The research shows that registries undermine public safety and needlessly waste taxpayer money. 

Public conviction-based registries don’t work. 

Public sex offender registries do not reduce sex offending or make the community any safer. In fact, modern scientific research shows that public registries may actually increase sex offending.

Researchers believe this is so because public registration makes it harder for people to return to their families and communities, and harder for people to get schooling, housing, and jobs. All people with records, including sex offenders, are less likely to recidivate when they have strong family and community support, stable housing, educational opportunities, and good jobs.  

For the Does III lawsuit, we prepared several expert reports, which document the ineffectiveness of registries, their significant costs, and the harms they cause to registrants and their communities. You can find these expert reports below. 

Most child sex offenses are committed by non-registrants who know the victim.

Research shows that about 93 percent of child sex abuse cases are committed by family members or acquaintances, not strangers. By far the greatest danger of sexual abuse of children is not from strangers, but rather from relatives, sitters, friends, etc.  

While a small percentage of people convicted of sex offenses pose a risk to public safety, most do not.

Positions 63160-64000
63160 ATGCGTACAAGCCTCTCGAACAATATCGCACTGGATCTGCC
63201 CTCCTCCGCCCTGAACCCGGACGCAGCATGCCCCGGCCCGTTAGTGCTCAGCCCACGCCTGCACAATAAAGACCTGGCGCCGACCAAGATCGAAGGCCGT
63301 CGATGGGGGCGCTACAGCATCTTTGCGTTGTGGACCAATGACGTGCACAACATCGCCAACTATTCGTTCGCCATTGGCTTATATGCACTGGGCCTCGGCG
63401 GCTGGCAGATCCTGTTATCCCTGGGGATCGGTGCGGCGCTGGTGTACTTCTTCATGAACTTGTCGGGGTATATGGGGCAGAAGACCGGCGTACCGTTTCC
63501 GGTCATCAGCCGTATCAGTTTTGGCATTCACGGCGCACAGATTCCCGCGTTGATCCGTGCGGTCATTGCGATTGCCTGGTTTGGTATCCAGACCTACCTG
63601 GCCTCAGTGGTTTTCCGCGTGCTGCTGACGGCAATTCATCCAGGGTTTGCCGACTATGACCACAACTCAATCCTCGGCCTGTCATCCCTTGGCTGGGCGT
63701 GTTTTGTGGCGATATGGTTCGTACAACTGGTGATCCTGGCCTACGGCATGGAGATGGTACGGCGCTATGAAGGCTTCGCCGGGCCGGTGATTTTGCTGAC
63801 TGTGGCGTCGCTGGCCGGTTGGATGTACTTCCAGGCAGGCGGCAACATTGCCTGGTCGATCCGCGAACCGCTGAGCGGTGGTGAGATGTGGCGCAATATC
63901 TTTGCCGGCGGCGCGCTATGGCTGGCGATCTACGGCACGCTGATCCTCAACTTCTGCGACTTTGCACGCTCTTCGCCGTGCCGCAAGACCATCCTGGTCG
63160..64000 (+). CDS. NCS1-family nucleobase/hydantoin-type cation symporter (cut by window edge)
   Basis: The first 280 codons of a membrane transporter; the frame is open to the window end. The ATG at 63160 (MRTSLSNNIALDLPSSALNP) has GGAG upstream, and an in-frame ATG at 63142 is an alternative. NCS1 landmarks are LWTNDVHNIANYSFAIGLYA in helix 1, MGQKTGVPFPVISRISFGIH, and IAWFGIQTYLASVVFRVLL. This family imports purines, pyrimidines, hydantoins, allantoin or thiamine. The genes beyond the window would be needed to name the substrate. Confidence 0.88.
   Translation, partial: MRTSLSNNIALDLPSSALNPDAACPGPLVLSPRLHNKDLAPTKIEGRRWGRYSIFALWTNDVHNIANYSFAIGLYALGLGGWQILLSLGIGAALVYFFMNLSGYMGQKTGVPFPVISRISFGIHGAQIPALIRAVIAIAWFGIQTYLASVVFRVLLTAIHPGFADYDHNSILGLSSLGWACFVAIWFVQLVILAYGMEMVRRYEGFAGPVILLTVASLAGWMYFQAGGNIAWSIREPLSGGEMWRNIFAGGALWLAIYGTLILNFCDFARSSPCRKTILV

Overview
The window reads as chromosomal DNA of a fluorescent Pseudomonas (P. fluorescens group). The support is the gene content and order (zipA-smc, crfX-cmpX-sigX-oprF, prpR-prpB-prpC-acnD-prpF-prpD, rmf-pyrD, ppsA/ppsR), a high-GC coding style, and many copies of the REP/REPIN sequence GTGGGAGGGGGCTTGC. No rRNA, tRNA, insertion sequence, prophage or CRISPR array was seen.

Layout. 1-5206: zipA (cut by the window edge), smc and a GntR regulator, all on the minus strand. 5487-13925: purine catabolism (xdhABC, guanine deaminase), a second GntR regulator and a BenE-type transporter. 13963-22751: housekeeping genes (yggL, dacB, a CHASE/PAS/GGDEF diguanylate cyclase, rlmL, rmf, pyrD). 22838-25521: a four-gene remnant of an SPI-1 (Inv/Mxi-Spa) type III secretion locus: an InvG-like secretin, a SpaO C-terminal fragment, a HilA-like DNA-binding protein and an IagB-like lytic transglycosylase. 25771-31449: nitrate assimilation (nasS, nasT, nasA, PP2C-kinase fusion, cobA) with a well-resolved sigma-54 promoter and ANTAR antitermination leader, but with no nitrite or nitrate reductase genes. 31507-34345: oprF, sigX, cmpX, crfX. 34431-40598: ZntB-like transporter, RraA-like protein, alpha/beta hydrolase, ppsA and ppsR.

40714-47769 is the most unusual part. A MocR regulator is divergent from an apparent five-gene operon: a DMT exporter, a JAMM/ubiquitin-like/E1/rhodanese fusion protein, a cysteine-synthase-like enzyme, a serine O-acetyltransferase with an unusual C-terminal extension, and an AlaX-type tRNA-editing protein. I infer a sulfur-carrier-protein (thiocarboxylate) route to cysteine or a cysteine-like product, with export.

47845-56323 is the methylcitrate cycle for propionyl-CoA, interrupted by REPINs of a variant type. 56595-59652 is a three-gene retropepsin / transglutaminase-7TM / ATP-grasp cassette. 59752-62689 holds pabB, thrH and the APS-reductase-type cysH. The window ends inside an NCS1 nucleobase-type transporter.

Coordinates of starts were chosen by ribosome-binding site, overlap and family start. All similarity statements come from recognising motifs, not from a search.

Research has shown that about 95 percent of individuals arrested for sex offenses do not have a prior sex offense or are not on a registry. In other words, the great majority of sex crimes are committed by new offenders, not repeat offenders. The risk of a new (first) sex offense is about 3 percent in the general male population. The risk that someone will commit a new sex offense varies significantly among offenders. Most people convicted of sex offenses do not reoffend sexually. 

The likelihood of reoffending drops dramatically over time.

From the outset, low-risk former sex offenders have a lower risk of committing a new sex offense than a baseline group of non-sex offenders. Even medium-to-high risk offenders become less likely to offend than the baseline of non-sex offenders over time. Individuals who reoffend usually do so within three-to-five years. 

Experts have concluded that lifetime registration is unnecessary because after 17 years, reoffending is very unlikely, even for people who were originally high-risk offenders

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